Footscray Primary School is of architectural importance as it exhibits the principal characteristics of a locally built Common School of the 1860s together with those of the early Education Department Urban School and the early twentieth century Infants School. It demonstrates the development of a school on the one site for over one hundred and thirty years. There are two brick single-room Common Schools in the metropolitan area but Footscray is the only extant urban example of a single-room stone Common School. Details of particular note are the mural painted in the main classroom of the 1868 Common School building and the elaborate verandah and turret at the entry to the 1881 bluestone building. The Infant Building retains its characteristic details including elaborate ceiling and leadlight windows and exterior hexagonal roof ventilators.
PRIMARY SCHOOL NO.253 - HistoryContextual History:
The beginnings of Footscray were at the point where travellers crossed the Maribynong River on the road to Geelong. Here a punt, a hotel, a stable and a stockyard were provided for those who needed a stopping-place. The town was surveyed in 1849 and although in 1860 was described as a jumble of little huts, its population by 1861 was 1070 (John Lack, 1991, pp. 38 & 49).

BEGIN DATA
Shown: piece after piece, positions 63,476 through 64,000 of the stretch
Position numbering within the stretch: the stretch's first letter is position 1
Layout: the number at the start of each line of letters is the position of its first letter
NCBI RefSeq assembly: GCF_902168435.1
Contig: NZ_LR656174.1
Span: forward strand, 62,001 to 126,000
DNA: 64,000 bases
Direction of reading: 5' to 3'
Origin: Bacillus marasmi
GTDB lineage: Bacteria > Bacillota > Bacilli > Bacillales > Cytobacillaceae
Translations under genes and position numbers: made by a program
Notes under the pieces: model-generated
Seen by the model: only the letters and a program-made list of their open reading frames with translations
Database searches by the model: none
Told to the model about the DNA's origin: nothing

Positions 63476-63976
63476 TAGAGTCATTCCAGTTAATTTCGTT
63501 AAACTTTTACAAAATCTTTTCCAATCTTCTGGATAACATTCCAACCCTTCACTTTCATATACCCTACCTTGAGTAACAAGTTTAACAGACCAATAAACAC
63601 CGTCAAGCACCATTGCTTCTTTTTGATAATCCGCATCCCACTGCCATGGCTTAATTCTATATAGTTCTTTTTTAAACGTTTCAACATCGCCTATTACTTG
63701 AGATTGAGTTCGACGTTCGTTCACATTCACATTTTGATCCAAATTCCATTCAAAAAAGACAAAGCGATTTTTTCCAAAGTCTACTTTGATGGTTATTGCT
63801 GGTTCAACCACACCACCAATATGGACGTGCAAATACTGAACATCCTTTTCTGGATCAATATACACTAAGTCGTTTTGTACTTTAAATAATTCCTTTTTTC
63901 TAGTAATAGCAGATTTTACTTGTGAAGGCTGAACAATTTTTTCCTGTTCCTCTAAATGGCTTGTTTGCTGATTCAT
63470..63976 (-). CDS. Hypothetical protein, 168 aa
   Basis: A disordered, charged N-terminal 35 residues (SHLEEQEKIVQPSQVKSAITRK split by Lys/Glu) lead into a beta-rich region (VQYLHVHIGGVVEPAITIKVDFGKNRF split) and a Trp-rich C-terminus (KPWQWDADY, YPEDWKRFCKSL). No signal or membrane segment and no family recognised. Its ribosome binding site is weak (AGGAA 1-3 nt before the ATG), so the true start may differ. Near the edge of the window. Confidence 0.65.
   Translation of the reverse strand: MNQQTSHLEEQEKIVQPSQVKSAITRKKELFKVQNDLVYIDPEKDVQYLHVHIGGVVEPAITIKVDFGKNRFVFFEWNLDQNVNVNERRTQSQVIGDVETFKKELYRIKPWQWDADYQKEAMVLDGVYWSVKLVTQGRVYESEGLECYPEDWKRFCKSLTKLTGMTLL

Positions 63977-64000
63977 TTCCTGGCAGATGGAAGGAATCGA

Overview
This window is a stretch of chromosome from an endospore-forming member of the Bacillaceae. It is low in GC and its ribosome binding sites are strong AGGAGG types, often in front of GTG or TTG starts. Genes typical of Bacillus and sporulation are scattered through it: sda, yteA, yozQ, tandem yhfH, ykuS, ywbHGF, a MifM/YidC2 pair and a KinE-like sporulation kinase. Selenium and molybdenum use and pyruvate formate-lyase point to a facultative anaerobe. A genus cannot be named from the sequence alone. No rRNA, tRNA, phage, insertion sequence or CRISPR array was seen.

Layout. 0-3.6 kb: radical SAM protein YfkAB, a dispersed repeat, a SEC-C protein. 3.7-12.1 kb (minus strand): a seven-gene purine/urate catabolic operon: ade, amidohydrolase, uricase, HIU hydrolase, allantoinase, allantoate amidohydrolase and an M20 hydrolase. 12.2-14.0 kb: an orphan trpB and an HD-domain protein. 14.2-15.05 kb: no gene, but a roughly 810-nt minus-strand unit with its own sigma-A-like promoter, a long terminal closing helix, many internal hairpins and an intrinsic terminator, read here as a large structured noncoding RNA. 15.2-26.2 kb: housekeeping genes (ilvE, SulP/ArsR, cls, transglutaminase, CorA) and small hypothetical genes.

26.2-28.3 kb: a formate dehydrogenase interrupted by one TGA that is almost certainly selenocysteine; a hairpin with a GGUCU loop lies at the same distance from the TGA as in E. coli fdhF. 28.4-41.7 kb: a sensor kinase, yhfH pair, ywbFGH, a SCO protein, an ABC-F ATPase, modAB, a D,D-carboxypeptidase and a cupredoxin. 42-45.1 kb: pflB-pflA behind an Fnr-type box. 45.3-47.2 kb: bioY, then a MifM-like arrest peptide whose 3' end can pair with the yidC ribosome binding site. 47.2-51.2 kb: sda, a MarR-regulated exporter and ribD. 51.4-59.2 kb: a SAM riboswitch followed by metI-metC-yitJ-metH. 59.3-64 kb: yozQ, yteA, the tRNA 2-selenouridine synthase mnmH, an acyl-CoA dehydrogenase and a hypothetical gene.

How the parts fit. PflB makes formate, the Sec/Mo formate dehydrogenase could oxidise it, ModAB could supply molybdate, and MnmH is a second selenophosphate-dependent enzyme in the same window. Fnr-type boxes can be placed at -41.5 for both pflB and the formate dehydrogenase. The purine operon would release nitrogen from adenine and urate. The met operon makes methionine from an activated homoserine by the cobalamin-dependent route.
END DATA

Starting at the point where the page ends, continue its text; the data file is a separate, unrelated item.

The early working population of Footscray was dominated by those associated with the stone quarries, masons, stone-breakers and carters. Footscray’s basalt (known as bluestone) was in huge demand in the 1840s and 1850s for buildings, railways and roads. Even when durable bricks were obtainable, bluestone continued to be used for foundations of buildings. By the end of the 1870s, the region was declining as a source of stone and the numbers employed in the quarries had dropped. They rose again during the building boom of the 1880s.
By the 1860s manufacturing was replacing quarrying as the main source of work for Footscray residents. By 1871 at least one in three male workers owed his employment to manufacturing. Footscray was the most highly industrialised of all Melbourne suburbs (Lack, 1991, p. 87-88). Abattoirs and tanneries, bone mills, manure works and boiling-down establishments increased in Footscray as the century went on.